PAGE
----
Returns the HyperLogLog state at the end of aggregation.
For more information about HyperLogLog, see Estimating the Number of Distinct Values.
HLL discards its intermediate state when the final cardinality estimate is returned. In advanced use cases, such as incremental cardinality estimation during bulk loading, one may want to keep the intermediate state. The intermediate state can later be combined (merged) with other intermediate states, or can be exported to external tools.
In contrast to HLL, HLL_ACCUMULATE does not return a cardinality estimate. Instead, it skips the final estimation step and returns the algorithm state itself. The state is a binary of at most 4096 Bytes. For more information, see Estimating the Number of Distinct Values.
HLL_ACCUMULATE( [ DISTINCT ] <expr> ) HLL_ACCUMULATE(*)
The expression for which you want to estimate cardinality (number of distinct values). This is typically a column name, but can be a more general expression.
DISTINCT can be included as an argument, but has no effect.
This shows one step towards estimating the number of distinct postal codes in province(s) of Canada. In this step, we calculate the approximate number of distinct postal codes in Manitoba and store an internal representation of the “state” of the calculation, which we can later combine with similar information for other provinces:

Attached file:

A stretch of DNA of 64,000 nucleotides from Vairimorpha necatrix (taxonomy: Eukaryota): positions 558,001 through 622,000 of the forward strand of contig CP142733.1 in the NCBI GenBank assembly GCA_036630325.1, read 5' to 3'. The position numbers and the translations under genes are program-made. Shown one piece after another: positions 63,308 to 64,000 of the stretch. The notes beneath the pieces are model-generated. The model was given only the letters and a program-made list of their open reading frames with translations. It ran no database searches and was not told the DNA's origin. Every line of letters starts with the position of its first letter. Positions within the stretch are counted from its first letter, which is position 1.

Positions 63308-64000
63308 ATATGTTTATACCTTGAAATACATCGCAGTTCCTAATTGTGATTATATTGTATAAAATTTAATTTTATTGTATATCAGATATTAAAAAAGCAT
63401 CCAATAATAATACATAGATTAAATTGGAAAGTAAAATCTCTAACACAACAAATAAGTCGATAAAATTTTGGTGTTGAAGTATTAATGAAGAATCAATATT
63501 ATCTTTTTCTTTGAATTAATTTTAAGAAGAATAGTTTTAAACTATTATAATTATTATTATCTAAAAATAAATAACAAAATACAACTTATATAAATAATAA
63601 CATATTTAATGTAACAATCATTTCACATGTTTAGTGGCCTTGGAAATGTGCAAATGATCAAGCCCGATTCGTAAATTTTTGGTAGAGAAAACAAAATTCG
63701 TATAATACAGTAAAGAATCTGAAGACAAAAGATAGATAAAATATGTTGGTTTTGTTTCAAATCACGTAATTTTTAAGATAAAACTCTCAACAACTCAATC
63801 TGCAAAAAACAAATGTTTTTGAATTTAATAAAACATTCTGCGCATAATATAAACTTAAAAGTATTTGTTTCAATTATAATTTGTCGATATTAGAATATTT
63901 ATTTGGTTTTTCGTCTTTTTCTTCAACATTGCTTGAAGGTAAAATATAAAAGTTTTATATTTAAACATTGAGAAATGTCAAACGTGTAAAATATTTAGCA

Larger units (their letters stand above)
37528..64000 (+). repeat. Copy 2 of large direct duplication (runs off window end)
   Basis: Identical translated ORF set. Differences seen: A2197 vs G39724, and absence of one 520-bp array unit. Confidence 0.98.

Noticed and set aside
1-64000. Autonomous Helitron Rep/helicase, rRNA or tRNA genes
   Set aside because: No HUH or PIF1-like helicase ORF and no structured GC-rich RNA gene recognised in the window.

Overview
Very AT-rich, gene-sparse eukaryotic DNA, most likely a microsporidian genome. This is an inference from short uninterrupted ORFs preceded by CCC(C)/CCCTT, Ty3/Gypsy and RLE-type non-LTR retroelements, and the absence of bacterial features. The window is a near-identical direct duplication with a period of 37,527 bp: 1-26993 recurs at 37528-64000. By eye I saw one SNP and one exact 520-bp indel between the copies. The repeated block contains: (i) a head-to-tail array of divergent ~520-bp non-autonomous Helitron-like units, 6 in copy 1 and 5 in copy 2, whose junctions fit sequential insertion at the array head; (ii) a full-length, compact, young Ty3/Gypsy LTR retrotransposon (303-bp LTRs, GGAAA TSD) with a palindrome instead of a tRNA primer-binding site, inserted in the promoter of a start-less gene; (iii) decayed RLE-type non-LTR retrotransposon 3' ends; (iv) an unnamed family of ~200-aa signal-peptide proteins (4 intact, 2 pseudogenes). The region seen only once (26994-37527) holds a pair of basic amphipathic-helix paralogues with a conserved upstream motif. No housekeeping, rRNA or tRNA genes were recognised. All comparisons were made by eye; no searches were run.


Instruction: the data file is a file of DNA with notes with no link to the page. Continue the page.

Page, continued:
CREATE TABLE temporary_hll_state_for_manitoba AS SELECT HLL_ACCUMULATE(postal_code) as h_a_p_c FROM postal_data WHERE province = 'Manitoba' ;
Here is another example. This example shows how to use the three related functions
Create a simple table and data:-- Create a sequence to use to generate values for the table. CREATE OR REPLACE SEQUENCE seq92; CREATE OR REPLACE TABLE sequence_demo (c1 INTEGER DEFAULT seq92.nextval, dummy SMALLINT); INSERT INTO sequence_demo (dummy) VALUES (0); -- Double the number of rows a few times, until there are 8 rows: INSERT INTO sequence_demo (dummy) SELECT dummy FROM sequence_demo; INSERT INTO sequence_demo (dummy) SELECT dummy FROM sequence_demo; INSERT INTO sequence_demo (dummy) SELECT dummy FROM sequence_demo;
Create a table that contains the “state” that represents the current approximate cardinality information for the table named sequence_demo:CREATE OR REPLACE TABLE resultstate1 AS ( SELECT hll_accumulate(c1) AS rs1 FROM sequence_demo);
Now create a second table and add data. (In a more realistic situation, the user could have loaded more data into the first table and divided the data into non-overlapping sets based on the time that the data was loaded.)CREATE OR REPLACE TABLE test_table2 (c1 INTEGER); -- Insert data. INSERT INTO test_table2 (c1) SELECT c1 + 4 FROM sequence_demo;
Get the “state” information for just the new data.CREATE OR REPLACE TABLE resultstate2 AS (SELECT hll_accumulate(c1) AS rs1 FROM test_table2);
Combine the “state” information for the two batches of rows:CREATE OR REPLACE TABLE combined_resultstate (c1) AS SELECT hll_combine(rs1) AS apc1 FROM ( SELECT rs1 FROM resultstate1 UNION ALL SELECT rs1 FROM resultstate2 ) ;
Get the approximate cardinality of the combined set of rows:SELECT hll_estimate(c1) FROM combined_resultstate;
Output:+------------------+ | HLL_ESTIMATE(C1) | |------------------| | 12 | +------------------+